When a photoelectric conversion apparatus according to the present invention is used in such an image pickup system, an image pickup system can be provided, in which an image in which a satisfactory S/N ratio is achieved can be obtained.

In a photoelectric conversion apparatus according to the present invention, an increase in capacitance caused by connecting a plurality of FDs can be reduced, and an image in which the S/N ratio is improved can be obtained. Moreover, since an aperture above a photoelectric conversion element can be expanded, the sensitivity of the photoelectric conversion element can be improved. Moreover, since high flexibility in designing the layout of dummy wiring lines is achieved, the substantially same conditions of incident light can be achieved for a plurality of photoelectric conversion elements.

In the present invention, the conductivity type of an element and the like are not limited to those described in the exemplary embodiments. For example, the structure of a pixel is not limited to those described in the exemplary embodiments.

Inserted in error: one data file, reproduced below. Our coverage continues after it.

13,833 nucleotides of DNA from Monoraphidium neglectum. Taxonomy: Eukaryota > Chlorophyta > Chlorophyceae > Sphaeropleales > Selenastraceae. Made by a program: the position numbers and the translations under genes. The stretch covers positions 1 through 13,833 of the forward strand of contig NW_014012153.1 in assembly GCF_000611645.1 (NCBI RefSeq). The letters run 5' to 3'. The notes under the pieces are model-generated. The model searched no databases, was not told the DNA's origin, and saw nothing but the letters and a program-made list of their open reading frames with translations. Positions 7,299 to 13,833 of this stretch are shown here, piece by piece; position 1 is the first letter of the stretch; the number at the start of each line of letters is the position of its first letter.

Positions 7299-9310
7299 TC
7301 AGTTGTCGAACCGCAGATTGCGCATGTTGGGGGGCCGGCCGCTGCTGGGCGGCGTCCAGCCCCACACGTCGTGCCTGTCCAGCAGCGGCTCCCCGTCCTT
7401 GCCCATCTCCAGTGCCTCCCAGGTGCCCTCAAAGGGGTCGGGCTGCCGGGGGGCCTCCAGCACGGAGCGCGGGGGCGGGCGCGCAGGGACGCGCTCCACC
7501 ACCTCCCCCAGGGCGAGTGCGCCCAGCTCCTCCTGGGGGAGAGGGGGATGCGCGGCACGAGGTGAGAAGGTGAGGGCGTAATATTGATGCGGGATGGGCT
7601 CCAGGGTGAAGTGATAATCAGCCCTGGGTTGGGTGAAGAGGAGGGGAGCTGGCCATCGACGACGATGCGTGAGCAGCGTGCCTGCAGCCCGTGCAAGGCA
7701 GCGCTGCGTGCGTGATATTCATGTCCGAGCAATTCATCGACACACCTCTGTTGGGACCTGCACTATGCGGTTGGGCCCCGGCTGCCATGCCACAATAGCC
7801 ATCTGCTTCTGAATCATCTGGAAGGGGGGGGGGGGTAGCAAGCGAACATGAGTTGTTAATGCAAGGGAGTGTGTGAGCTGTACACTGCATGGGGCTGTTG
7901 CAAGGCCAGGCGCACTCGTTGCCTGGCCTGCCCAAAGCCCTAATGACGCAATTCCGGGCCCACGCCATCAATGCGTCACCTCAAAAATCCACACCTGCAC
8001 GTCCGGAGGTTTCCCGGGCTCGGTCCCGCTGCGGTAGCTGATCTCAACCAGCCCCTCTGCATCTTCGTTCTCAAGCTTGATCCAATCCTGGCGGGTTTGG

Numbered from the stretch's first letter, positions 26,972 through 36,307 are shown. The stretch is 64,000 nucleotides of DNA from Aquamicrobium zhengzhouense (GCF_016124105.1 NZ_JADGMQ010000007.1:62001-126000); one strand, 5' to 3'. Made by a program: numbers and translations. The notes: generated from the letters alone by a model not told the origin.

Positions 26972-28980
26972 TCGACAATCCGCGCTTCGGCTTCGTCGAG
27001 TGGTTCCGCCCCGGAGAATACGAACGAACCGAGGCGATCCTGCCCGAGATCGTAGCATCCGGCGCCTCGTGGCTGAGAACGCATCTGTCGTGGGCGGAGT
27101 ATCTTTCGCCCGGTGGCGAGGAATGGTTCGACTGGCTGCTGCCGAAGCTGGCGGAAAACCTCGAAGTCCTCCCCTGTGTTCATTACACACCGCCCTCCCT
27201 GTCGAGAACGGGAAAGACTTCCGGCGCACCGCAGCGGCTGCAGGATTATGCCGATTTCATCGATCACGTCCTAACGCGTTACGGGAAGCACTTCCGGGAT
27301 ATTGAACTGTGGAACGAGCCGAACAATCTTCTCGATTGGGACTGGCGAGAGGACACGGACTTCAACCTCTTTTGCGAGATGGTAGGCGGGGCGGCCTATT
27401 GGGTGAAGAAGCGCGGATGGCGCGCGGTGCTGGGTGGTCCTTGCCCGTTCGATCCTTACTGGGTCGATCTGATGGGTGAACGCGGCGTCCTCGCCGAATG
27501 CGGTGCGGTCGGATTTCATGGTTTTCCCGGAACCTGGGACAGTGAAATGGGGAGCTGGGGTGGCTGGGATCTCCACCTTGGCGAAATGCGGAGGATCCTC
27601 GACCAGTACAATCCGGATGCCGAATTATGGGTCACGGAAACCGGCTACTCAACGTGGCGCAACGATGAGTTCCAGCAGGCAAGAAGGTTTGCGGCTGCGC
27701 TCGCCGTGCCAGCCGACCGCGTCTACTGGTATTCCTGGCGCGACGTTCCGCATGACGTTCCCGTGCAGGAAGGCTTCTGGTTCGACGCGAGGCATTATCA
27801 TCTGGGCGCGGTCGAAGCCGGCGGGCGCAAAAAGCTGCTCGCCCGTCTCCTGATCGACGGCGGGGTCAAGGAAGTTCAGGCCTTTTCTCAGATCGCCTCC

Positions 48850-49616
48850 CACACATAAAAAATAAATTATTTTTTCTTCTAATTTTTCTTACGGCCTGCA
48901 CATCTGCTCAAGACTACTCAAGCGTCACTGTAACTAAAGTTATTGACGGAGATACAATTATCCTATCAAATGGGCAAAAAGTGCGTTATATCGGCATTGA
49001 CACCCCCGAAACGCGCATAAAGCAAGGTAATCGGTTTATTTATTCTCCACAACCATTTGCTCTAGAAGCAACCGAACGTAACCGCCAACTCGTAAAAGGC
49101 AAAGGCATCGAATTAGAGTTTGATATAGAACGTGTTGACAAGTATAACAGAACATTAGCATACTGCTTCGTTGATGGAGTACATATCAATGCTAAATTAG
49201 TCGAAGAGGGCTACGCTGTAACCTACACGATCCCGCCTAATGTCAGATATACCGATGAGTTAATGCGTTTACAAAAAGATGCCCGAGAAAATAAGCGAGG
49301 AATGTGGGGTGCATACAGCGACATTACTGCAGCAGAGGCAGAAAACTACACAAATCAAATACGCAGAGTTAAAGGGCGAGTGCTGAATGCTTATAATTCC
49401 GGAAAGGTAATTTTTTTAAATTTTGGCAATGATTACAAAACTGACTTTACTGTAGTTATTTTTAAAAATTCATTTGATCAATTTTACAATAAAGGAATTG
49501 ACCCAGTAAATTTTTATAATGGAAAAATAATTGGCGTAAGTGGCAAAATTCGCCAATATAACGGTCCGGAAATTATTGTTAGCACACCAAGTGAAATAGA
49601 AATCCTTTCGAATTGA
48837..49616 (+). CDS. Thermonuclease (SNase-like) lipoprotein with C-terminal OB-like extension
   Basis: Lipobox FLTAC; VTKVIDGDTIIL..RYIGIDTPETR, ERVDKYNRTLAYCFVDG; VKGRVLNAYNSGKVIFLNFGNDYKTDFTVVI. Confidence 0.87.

While the present invention has been described with reference to exemplary embodiments, it is to be understood that the invention is not limited to the disclosed exemplary embodiments. The scope of the following claims is to be accorded the broadest interpretation so as to encompass all modifications, equivalent structures and functions.

This application claims the benefit of Japanese Application No. 2006-209757 filed Aug. 1, 2006, which is hereby incorporated by reference herein in its entirety.

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Referenced by
Citing PatentFiling datePublication dateApplicantTitle
US8345137Feb 26, 2009Jan 1, 2013Canon Kabushiki KaishaSolid-state image pickup apparatus and camera with two-dimensional power supply wiring
US8710558Jan 19, 2012Apr 29, 2014Canon Kabushiki KaishaPhotoelectric conversion apparatus
US8716770May 7, 2010May 6, 2014Canon Kabushiki KaishaSolid-state imaging apparatus that includes a local interconnect and method for manufacturing the same
Classifications
U.S. Classification257/292, 257/E31.085
International ClassificationH04N5/335, H04N5/374, H01L31/062, H04N5/369, H04N5/372, H01L27/146
Cooperative ClassificationH01L27/14603, H01L27/14643
European ClassificationH01L27/146F, H01L27/146A2
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Free format text: ASSIGNMENT OF ASSIGNORS INTEREST;ASSIGNORS:WATANABE, TAKANORI;IWANE, MASAAKI;KURODA, YUKIHIRO;AND OTHERS;SIGNING DATES FROM 20070709 TO 20070710;REEL/FRAME:019622/0728